Brad sent me a link to a recent article by Michigan sociologist Jeremy Levine: It’s Time to Move On From Community Consensus
Levine’s article provides an insightful diagnosis of a serious problem. His critique of the status quo fits with our theoretical understanding of group decision making and accurately reflects my own experience as an elected official (accounting for contextual differences, of course).1
Overall, I see Levine’s article (and hopefully his upcoming book) being a call to arms in the community development field, but also in public decision making generally:
Community development practitioners [...] assume there is in fact a community that has a voice; community control requires the community to control development, after all. When those in power circumvent participating community members, it is clear community control has not been achieved. But how do we evaluate community control when some community members might oppose a project that others pursue—did the community control the project in those cases?
Areas of concurrence
Breaking this down, I see four main areas of concurrence between our thinking on participatory decision making and Levine’s critique:
- The importance of selection bias: Levine points to research that shows that conventional approaches to public engagement (such as public meetings) are generally not representative of the broader community. These methods are thus inadequate for gauging sentiment.
- The myth of consensus: As Levine puts it:
[...] no participatory process can accurately reflect the voice of the community, no matter how well run. The reason is fundamental: there is no such thing as ‘the’ community.” Different sub-populations within any community have different preferences and interests. Seeking consensus around these preferences and interests is thus futile.
- The importance of early, ongoing, and meaningful public engagement:
What if instead of public meetings—constrained by both time and space, where the optimal outcome is consensus and therefore “no” has more power than “yes”—we invested more in low cost, ongoing exercises that produce a high volume of information, persist even after particular projects are completed, make priorities transparent, and neither seek nor assume a singular position from “the community”?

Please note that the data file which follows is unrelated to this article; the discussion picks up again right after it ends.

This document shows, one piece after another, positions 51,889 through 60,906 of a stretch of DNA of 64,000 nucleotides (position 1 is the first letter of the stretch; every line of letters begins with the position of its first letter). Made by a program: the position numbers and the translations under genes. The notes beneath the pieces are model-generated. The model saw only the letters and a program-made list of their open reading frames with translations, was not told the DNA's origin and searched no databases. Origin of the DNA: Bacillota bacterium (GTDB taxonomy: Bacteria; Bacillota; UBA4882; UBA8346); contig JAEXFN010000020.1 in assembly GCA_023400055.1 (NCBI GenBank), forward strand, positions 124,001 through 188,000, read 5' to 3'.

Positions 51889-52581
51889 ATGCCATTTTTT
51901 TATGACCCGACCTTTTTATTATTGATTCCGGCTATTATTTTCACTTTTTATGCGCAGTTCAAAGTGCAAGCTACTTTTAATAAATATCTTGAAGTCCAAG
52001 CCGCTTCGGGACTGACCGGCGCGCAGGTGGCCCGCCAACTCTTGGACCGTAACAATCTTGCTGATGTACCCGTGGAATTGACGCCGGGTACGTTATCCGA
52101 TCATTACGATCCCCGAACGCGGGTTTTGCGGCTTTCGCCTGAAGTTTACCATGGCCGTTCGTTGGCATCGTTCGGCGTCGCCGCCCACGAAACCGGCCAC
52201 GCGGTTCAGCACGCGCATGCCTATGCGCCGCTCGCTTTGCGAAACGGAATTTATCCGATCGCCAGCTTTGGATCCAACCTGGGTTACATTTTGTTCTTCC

- The importance of appropriate methods of preference elicitation: As a potential alternative to public meetings and other conventional forms of public engagement, Levine points to a couple of novel approaches, including “pairwise wiki surveys”.
Where we differ slightly from Levine is on remedies to the problems of participative decision making (though, to be fair, his book is not out yet). First, we place a much greater emphasis on value-focused thinking. In practice, this means keeping the engagement at a high level to avoid getting bogged down in the details of particular alternatives. It is not that value-focused thinking increases the odds of achieving a consensus. It does not. What it does do is increase the odds of having meaningful dialog where people can understand opposing views while still opposing them.
Second, we are a bit more sanguine about established techniques and technologies for eliciting group preferences. As noted above, Levine points to novel non-conventional techniques, such as pairwise wiki surveys and “creative public art exercises”. These may be powerful, but it is important to recognize that many tools already exist. For example, pairwise wiki surveys are a variation on a well-established tradition in decision analysis and market research of iterated pairwise comparisons of simple alternatives. Examples of existing techniques include Delphi Surveys, Analytic Hierarchy Process, Conjoint Analysis, and Discrete Choice Modeling. Of course, the downside of these advanced approaches is complexity. More specifically: although participation by citizens on the front-end is much easier and more intuitive using these techniques, analysis on the backend gets messy (doubters may scroll down this page). Widespread adoption of these techniques within local government will require significant investment in people, technology, and new skills.
1Levine’s research is focused on inequality in American inner cities, which is a different context from my on-the-ground experience as a politician in rural British Columbia. I certainly witnessed strong feelings about a range of topics, from fence heights bylaws to the use of motorized vehicles on trails to homelessness and property crime. However, I think it is fair to say the moral stakes in Levine’s context are higher. And he focuses on the dominating role of large, well-funded, non-governmental advocacy groups, which we only occasionally see in these parts. However, I think it is fair to say that social media are enabling large, un-funded, non-governmental advocacy groups to coalesce around just about any issue (except maybe fence heights). Thus, although the moral stakes are typically lower in the decisions we see, the group decision dynamics are often similar.